In 2022, businesses face some uncomfortable facts:
- Suffering data breaches may be more probable than avoiding one.
- Regulators require you to know what data you have, where it is located, and notify those affected by a breach promptly.
- When breaches occur, unprepared organizations suffer the most embarrassment and biggest financial penalties.
The more prepared your business is, the easier it is to face the facts. That means understanding and controlling your data is more important than ever.
That’s where information governance comes into play. At its core, information governance encompasses the strategies you use to handle, classify, store, and protect your data.
So how do you prepare?
It starts by understanding regulations and reporting requirements, and having a plan in place to deal with them.
Information governance requires you to keep yourself up-to-date on the laws and regulations surrounding the data in your systems.
When things go wrong, too many businesses just cross their fingers and hope for the best.
Unfortunately, excuses like “It’s OK, we’re too small,” or “Our customers probably aren’t covered by that law,” simply don’t work.
California, Pennsylvania, New York, and the European Union (EU) are just a few governments with laws regarding data breaches. Failure to notify the public means heavy fines could be imposed – and such laws don’t care about your company’s size.
You might even face additional fines, such as those warned of and imposed by the Federal Trade Commission on companies failing to protect consumers from the Log4J vulnerability.
However, in an increasingly mobile world, regulated data can enter your systems in unexpected ways, making information governance tricky.
- A Pittsburgh hospital treating a German tourist (EU laws apply).
- A township issuing traffic tickets to CA, NY, and Irish residents (CA, NY, and EU laws apply).
- A contract manufacturer in Cleveland collecting business cards (containing names, email addresses and phone numbers) for potential clients in CA, NY, and the Netherlands (CA, NY, and EU laws apply).
Most laws offer some scope, penalties, and reporting requirements, but can be vague about details. Take a look at a few examples:
- California requires:
- CA residents to be notified in the event of a breach.
- For a breach of more than 500 residents, state agencies must receive copies of the notification.
- Disclosure “within the most expedient time possible and without unreasonable delay.”
- Civil penalties of $2,500 per unintentional violation and $7,500 per intentional violation
- Pennsylvania requires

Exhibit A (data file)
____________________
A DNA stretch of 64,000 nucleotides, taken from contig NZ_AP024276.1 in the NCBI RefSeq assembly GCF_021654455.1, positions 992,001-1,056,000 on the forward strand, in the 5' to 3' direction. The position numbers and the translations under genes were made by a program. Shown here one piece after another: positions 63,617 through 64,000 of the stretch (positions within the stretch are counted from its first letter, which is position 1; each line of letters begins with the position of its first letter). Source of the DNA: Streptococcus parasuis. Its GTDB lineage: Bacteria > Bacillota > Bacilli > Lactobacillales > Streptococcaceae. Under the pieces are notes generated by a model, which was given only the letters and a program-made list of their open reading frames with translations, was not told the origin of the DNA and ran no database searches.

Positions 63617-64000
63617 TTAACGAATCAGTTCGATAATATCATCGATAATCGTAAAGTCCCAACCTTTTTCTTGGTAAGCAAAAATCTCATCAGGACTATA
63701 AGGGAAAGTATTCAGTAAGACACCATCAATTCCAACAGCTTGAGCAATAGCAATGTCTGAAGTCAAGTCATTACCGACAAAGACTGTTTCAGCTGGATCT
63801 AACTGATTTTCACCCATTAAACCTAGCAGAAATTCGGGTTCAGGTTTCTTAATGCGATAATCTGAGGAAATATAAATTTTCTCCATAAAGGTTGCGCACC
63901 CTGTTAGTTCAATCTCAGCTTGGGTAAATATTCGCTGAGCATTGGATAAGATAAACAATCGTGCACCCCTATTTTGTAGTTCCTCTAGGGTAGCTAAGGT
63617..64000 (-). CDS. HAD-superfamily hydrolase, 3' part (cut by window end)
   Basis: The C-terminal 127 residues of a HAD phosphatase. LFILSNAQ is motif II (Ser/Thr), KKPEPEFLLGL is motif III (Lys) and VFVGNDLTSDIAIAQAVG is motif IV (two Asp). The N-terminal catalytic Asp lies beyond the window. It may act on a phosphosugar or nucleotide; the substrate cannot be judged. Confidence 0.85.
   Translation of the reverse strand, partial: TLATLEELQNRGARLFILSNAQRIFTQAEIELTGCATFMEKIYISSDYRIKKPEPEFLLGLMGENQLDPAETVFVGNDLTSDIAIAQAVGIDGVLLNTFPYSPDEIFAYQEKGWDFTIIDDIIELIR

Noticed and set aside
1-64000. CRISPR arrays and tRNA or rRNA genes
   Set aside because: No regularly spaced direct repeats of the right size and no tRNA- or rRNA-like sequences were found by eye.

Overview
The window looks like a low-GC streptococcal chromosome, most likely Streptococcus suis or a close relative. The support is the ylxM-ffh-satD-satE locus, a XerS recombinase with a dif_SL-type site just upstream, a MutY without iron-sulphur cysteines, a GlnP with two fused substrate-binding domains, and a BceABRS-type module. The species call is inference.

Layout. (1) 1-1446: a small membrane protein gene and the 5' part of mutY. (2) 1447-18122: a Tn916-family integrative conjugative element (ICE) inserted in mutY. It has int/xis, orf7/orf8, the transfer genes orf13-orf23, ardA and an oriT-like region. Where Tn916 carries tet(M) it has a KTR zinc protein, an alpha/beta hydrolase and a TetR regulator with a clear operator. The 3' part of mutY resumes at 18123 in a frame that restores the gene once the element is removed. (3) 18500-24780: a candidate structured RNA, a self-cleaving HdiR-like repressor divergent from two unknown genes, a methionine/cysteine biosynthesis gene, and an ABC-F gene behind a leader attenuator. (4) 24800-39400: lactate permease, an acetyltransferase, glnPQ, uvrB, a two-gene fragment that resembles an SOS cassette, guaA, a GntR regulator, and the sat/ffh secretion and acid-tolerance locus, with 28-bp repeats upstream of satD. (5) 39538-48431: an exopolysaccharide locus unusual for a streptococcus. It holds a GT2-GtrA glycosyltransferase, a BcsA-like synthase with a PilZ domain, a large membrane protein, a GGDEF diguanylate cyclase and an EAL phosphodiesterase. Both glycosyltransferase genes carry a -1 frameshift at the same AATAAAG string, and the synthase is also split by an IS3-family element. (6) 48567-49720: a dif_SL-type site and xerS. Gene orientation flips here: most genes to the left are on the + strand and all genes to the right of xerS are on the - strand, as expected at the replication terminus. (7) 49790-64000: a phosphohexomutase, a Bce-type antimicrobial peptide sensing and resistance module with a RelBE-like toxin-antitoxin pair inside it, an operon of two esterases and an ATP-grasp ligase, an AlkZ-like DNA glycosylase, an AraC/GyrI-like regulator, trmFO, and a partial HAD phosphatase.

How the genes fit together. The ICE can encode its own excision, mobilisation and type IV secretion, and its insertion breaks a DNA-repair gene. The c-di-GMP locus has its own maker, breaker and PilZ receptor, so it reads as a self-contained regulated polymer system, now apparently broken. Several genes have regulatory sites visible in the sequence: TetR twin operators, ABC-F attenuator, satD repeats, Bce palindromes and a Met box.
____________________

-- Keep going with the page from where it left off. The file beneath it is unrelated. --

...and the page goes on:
- Disclosure “notice without delay”
- Civil penalty of up to $7,500 per violation
- New York requires (from multiple regulations: NY Privacy Act, SHIELD Act, etc.)
- Disclosure “shall be made in the most expedient time possible and without unreasonable delay”
- Civil penalty of up to $250,000 and $15,000 per violation
- The European Union requires
- Disclosure notification to EU regulators within 72 hours of a breach
- Penalties of up to €20 Million or 4% of global revenue
Of these regulations, the most difficult to meet is the EU regulators disclosure.
If your business recognized a data breach, would you know if the data included an EU resident’s personal information?
Would you know and be able to notify the right authorities within three days? What if you discovered a breach on a Friday night?
With the right information governance policies in place, your team will know exactly what steps to take, and who they need to contact.
Data Classification & Control
Data classification provides the key to timely notification and appropriate security measures.
Regulators don’t care if a ransomware attack steals your marketing plans. But, if 23 years of your employees’ personal information is stolen, like one company, expect government agencies to step in.
But, information governance is more than just avoiding penalties in the aftermath of a data breach. Many laws also include clauses that provide citizens with the right to delete their data.
How can you verify that you’re in compliance if you don’t know where the data resides?
Even further, different retention laws apply to different types of data. For instance, credit card information or stock trading records have their own requirements, while some data must be preserved for anticipated lawsuits.
These special data classes require increased security, such as encryption of data at rest, or restricted access to important files and folders.
Practical Information Governance
Most organizations keep decades of data without any classification, all dumped onto shared data servers.
But, with the right information governance, you can better locate and protect your most valuable data assets.
Though implementing proper data classification and additional controls are modern requirements, it can also be time consuming to implement and secure.
If you find yourself struggling to piece it all together, outside consultants can dramatically speed up the process.
Data experts can search and analyze unstructured data for social security numbers, credit card numbers, and other regulated data, and implement encryption and access restrictions.
If your team is ready to organize and protect your data, contact Ideal Integrations at 412-349-6680, or fill out the form below. Our consultants can provide a no-obligation review of your systems, and organize and protect sensitive data.